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At a point in time that none of us could ever have imagined, when we are all dealing with extraordinary changes in our societies, our lives and our jobs, Insights looks to remain a constant amid the chaos. Our core remit is to facilitate communication across the scholarly communications community, and never has that mission been more critical.

Sadly, the COVID-19 pandemic has meant that this year’s much-loved UKSG Conference in Brighton has had to be cancelled, and it would be easy to think that dark days are here for good, so we are delighted that some of our disappointed speakers have agreed to write up the presentations which they had planned to deliver at the Conference and these will be published in Insights over the coming weeks and months. However, out of the crisis many good things are emerging. New ways of working are being developed at speed, new technologies are being rolled out to meet the immediate demands of an information hungry world, and libraries, publishers and other suppliers are working more closely than ever to ensure that we continue to support our scholarly communications communities. We are sure that over the coming months we will be publishing articles which highlight some of these massive achievements.

Over recent weeks we have been pleased to bring you a range of articles demonstrating the proactive and dynamic ways in which our academic libraries have been and are adapting to meet the changing demands of the 21st-century environment. Alison Brock kicked us off with her look at how to develop a methodology for conducting a review of library resources, and this was followed by Olivia Walsby’s fascinating article looking at how the University of Manchester has implemented a new reading list strategy through “collaboration, innovation & determination”, while Susan Boulton presented an enlightening case study looking at “Social engagement and institutional repositories”. One of the most important collaborative initiatives over recent years has been the development of the UK Research Reserve (UKRR), so we have been particularly delighted that Theo Stubbs and Chris Banks brought us their article looking back over the formative years of the initiative, “UKRR: a collaborative collection management success story”.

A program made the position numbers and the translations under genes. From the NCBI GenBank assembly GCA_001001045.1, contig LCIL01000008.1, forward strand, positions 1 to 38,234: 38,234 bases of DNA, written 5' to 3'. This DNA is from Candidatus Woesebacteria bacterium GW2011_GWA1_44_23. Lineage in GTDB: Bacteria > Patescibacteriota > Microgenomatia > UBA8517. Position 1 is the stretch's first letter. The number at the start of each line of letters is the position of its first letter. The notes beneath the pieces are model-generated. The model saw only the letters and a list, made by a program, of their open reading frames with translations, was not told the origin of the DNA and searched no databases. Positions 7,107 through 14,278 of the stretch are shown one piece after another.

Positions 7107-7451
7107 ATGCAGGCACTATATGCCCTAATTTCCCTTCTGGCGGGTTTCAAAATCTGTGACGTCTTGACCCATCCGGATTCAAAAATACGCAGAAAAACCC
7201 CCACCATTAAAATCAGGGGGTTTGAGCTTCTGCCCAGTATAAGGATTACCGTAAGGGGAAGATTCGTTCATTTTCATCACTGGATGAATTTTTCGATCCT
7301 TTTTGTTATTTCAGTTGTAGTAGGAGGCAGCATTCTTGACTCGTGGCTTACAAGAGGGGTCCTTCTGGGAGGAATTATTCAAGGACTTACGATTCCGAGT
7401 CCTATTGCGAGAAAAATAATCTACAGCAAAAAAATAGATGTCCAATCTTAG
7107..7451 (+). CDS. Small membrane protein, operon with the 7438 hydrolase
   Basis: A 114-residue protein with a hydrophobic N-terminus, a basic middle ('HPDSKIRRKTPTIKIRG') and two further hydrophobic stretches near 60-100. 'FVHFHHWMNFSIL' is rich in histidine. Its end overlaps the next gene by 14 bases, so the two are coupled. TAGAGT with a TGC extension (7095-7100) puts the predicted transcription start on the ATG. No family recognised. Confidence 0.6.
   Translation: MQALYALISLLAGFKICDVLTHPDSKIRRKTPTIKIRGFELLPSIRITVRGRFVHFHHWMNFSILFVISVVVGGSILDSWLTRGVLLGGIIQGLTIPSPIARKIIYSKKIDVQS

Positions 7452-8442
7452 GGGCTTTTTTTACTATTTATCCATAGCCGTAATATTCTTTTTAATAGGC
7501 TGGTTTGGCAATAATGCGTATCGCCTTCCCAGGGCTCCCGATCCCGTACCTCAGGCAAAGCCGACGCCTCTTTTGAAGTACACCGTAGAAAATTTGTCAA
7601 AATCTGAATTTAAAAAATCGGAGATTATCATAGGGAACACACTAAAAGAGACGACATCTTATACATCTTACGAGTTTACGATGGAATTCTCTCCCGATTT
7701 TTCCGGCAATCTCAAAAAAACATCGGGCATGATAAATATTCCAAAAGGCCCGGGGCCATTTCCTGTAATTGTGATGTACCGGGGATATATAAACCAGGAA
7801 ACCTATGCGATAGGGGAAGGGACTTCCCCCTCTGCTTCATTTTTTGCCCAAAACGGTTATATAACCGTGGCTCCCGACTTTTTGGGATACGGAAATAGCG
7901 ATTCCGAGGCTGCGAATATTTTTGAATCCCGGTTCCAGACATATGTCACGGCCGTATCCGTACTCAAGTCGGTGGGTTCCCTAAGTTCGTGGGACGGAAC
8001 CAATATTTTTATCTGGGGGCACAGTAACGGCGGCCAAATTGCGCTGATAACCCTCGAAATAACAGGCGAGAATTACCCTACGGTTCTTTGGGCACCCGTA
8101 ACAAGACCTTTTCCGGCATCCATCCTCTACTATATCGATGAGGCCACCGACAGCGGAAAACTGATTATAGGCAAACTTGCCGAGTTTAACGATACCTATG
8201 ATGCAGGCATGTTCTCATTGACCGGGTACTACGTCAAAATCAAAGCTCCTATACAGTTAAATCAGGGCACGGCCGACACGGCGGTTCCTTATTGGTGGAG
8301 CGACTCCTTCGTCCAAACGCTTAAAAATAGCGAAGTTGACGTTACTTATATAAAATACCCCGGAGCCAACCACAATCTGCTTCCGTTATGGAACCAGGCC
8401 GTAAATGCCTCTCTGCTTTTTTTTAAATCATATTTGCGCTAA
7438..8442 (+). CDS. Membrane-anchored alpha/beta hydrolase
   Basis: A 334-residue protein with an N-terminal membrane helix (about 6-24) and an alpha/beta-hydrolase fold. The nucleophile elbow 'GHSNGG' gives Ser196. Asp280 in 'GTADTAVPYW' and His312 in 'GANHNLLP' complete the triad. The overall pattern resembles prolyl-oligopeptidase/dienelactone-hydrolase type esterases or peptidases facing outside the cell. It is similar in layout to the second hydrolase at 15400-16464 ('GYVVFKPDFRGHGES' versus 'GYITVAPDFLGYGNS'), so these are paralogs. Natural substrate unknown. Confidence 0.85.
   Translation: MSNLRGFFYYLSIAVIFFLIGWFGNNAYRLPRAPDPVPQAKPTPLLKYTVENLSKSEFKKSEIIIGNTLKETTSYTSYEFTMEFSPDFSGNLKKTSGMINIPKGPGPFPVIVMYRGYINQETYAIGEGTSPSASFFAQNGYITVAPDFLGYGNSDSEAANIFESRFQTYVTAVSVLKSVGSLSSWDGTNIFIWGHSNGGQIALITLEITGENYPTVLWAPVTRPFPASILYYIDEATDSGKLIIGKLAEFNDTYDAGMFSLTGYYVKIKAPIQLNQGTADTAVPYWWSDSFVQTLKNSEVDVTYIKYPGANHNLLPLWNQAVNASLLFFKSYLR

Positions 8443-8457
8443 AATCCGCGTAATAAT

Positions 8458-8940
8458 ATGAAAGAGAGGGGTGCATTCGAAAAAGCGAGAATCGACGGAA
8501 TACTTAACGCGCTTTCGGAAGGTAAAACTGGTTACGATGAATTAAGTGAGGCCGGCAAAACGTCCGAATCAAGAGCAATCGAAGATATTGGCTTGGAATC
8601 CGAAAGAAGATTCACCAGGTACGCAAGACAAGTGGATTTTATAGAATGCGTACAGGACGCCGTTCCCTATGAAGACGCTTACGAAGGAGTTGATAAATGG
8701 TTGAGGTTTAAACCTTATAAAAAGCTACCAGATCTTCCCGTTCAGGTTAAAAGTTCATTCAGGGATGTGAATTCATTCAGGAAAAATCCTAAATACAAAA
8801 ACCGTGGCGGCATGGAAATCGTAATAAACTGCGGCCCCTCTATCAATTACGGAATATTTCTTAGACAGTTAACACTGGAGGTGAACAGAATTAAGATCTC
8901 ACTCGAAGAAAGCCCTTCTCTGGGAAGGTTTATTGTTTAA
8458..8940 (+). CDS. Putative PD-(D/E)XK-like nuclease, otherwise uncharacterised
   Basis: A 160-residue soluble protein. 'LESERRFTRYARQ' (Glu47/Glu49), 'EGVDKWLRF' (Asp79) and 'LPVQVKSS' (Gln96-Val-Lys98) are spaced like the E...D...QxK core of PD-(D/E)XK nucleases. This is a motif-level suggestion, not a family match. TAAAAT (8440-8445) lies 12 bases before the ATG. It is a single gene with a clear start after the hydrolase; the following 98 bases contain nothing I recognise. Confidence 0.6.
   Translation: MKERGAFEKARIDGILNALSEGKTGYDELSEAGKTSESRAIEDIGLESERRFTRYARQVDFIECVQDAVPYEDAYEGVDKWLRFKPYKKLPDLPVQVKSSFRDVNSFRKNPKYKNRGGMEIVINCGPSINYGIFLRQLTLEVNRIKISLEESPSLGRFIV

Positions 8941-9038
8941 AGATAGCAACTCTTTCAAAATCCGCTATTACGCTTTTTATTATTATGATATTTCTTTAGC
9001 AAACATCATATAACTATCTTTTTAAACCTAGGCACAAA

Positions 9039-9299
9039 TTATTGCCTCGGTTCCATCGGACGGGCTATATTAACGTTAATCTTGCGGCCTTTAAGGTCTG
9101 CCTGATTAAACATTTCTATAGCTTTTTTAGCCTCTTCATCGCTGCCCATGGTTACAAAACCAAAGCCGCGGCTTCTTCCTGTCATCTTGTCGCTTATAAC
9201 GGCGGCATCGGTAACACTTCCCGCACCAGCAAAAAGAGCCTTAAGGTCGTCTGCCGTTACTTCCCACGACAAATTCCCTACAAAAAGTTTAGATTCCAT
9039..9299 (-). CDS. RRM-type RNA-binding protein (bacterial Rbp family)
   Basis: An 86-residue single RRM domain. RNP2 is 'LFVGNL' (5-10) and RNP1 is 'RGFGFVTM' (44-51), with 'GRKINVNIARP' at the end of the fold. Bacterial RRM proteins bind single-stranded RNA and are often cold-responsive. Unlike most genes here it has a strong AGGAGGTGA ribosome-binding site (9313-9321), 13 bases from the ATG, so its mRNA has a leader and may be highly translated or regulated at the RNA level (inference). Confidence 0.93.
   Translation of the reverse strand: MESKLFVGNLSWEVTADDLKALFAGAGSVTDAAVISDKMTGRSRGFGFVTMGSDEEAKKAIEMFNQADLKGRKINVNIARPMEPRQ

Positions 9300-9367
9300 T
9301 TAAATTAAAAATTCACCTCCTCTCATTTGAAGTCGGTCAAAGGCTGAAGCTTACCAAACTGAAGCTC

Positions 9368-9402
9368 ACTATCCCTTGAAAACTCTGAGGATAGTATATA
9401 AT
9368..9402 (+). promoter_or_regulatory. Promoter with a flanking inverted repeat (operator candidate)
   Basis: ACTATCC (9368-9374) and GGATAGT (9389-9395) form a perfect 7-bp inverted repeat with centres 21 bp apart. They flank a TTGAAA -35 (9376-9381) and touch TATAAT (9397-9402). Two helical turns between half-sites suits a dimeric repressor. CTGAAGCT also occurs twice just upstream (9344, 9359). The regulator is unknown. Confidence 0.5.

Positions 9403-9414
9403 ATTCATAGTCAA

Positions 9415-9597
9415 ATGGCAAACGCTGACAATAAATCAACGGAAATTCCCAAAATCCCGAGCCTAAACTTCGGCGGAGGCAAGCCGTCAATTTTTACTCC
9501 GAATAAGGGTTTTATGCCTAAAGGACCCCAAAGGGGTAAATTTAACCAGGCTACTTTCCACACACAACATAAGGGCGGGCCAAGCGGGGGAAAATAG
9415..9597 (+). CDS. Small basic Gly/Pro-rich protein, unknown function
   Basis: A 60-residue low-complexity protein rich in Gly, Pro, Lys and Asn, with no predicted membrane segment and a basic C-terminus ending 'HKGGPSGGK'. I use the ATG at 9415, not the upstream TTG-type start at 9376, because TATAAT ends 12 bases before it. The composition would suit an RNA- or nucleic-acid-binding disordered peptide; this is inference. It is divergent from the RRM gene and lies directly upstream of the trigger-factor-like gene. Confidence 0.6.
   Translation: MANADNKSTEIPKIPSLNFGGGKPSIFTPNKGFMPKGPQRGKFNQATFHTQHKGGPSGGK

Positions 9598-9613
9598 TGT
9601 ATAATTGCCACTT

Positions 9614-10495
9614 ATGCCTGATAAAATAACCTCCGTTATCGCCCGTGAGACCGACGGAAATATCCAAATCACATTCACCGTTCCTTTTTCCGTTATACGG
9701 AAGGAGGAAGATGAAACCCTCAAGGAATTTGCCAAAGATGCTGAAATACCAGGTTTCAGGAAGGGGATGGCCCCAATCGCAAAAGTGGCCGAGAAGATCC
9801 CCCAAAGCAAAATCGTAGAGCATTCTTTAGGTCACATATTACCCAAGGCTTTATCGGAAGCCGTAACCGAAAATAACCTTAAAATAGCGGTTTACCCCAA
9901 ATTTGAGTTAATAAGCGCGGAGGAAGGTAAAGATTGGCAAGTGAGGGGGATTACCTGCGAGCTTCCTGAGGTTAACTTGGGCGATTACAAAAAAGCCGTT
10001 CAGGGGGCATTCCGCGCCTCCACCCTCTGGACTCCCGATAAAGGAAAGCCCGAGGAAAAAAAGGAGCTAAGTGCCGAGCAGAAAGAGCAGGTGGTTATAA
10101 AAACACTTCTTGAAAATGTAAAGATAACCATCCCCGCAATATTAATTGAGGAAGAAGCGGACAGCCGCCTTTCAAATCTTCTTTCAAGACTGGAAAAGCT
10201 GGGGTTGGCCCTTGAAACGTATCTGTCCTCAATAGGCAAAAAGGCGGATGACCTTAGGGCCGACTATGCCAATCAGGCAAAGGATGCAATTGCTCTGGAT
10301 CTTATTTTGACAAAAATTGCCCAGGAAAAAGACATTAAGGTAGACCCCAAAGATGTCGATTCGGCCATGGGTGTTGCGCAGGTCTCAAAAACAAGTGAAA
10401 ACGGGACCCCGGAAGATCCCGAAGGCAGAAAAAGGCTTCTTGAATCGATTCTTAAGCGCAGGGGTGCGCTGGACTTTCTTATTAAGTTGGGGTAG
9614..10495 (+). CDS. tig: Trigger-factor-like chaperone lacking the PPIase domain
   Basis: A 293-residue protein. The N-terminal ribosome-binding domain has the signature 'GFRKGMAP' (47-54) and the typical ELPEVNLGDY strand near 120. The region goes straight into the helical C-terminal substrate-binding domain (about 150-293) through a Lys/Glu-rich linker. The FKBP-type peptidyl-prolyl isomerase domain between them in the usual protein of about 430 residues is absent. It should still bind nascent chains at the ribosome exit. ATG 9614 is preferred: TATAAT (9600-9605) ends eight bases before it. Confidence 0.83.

In an age when life can change in the blink of an eye, research occupies such a critical place in the scholarly ecosystem. Colin Nickels & Hilary Davis brought us an article which demonstrated how they are trying to better understand researcher needs and raise the profile of Library Research Support”. Complementing this article, Dominic Walker took a look at how libraries in the UK are engaging with the REF (Research Excellence Framework), focusing on how libraries are making a significant contribution to research excellence, and Scott Taylor continued the theme, presenting an overview of OA services at the University of Manchester Library and highlighting how the library is working with other institutional bodies to support researchers to promote their outputs, especially to non-academic audiences.

This drive to open up scholarship beyond the academy was also the theme of Tiberius Ignat and Paul Ayris's article entitled “Built to last! embedding Open Science principles and practice into European universities”. We also brought you an article by Jack Hyland, Alexander Kouker and Dmitri Zaitsev on Open Access eXchange (OAeX), which is looking to provide an economic model and platform for fundraising to support open scholarship services.